The study of the link between debt and growth has been full of debates, both in theory and empirics. However, there is a growing consensus that the relationship is sensitive to the level of debt. The purpose of this paper is to address the question of non-linearity in the long-term relationship between public debt and economic growth. Specifically, the author set out to test if there exists an established “laffer curve” type relationship, where debt contributes to economic growth up to a certain point (maximal threshold) and then starts to have a negative effect on growth afterwards.
To carry out the tests, the author has used a methodology that delivers a superior test of inverse U-shapes (Lind and Mehlum, 2010), in addition to the traditional test based on a regression with a quadratic specification.
The results in the paper present evidence of a bell-shaped relationship between economic growth and total public debt in a panel of low-income Sub-Saharan African economies. This supports the hypothesis that debt has some positive contribution to economic growth in low-income countries, albeit up to a point.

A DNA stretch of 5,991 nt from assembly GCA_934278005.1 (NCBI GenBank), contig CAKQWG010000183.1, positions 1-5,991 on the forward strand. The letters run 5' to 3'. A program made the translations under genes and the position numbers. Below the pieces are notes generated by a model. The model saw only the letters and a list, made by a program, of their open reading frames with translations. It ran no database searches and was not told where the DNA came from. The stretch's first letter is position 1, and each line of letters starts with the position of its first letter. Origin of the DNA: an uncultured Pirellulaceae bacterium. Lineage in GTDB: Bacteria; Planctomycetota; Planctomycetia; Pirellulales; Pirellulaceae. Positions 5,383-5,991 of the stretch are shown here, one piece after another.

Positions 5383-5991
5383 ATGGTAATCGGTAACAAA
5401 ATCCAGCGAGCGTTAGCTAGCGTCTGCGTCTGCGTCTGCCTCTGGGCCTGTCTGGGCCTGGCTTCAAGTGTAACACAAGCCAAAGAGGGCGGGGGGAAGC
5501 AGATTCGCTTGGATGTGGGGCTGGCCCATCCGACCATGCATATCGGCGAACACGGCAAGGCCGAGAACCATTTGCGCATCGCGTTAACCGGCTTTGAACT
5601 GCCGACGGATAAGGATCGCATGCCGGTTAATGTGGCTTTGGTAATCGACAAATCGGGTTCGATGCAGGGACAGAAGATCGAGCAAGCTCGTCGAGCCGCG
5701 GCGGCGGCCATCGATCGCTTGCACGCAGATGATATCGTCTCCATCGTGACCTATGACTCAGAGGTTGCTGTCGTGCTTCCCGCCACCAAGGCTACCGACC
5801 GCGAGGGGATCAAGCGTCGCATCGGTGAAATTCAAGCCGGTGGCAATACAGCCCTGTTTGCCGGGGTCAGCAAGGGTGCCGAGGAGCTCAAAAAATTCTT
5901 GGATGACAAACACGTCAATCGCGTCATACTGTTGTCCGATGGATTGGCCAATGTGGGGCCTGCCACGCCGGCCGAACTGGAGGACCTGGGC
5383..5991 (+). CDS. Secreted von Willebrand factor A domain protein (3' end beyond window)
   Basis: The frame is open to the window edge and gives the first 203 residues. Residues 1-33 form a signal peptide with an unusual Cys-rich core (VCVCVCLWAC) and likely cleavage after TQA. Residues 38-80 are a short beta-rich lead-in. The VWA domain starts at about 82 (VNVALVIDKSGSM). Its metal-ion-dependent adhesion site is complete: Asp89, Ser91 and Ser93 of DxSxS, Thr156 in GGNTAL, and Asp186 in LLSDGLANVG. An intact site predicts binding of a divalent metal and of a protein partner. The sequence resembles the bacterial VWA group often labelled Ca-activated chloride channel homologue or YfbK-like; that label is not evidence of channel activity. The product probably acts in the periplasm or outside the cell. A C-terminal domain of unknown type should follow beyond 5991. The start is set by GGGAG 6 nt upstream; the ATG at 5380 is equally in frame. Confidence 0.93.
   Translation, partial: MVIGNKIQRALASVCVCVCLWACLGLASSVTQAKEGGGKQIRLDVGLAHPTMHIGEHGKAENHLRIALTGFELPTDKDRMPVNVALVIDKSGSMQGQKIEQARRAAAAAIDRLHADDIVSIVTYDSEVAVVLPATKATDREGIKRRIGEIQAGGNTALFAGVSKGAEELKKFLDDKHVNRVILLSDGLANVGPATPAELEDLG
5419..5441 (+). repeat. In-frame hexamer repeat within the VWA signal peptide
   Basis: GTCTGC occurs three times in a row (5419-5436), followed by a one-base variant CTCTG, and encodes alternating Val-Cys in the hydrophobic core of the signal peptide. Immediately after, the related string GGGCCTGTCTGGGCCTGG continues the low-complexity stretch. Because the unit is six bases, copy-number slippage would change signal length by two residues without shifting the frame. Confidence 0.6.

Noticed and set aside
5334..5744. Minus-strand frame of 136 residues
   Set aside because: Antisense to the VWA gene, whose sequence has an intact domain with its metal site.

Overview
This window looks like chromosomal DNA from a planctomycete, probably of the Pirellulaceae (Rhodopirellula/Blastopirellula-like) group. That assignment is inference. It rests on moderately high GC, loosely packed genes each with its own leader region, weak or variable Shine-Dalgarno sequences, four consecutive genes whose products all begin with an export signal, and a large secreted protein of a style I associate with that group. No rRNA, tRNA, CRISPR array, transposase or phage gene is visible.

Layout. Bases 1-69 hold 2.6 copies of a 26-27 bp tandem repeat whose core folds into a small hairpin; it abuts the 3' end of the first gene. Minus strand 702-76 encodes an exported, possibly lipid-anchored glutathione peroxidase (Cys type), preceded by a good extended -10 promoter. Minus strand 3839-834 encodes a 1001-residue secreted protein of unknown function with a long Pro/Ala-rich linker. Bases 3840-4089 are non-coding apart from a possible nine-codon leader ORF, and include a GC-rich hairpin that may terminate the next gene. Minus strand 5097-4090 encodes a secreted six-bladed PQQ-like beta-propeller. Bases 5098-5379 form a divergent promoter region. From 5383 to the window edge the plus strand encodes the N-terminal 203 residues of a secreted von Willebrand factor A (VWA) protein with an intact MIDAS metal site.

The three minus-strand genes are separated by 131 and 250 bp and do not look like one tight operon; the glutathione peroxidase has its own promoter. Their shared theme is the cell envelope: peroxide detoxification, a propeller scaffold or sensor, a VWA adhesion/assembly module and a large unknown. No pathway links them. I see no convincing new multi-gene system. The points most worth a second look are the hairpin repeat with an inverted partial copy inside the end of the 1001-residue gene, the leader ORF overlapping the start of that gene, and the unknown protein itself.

The overall result supports the claim that public debt may start to be a drag on economic growth if it goes on increasing beyond the level where it would be sustainable.
This paper leads the way by implementing a robust test of non-linearity (“inverse-U” test) to the analyses the debt-growth nexus and the laffer curve in Sub-Saharan Africa.
A special gratitude goes to Danny Cassimon, Dennis Essers, Lodewijk Smets and participants of the Feb 06, 2014 IOB research seminar for their useful comments and suggestions.
Megersa, K. (2015), "The laffer curve and the debt-growth link in low-income Sub-Saharan African economies", Journal of Economic Studies, Vol. 42 No. 5, pp. 878-892. https://doi.org/10.1108/JES-06-2014-0095Download as .RIS
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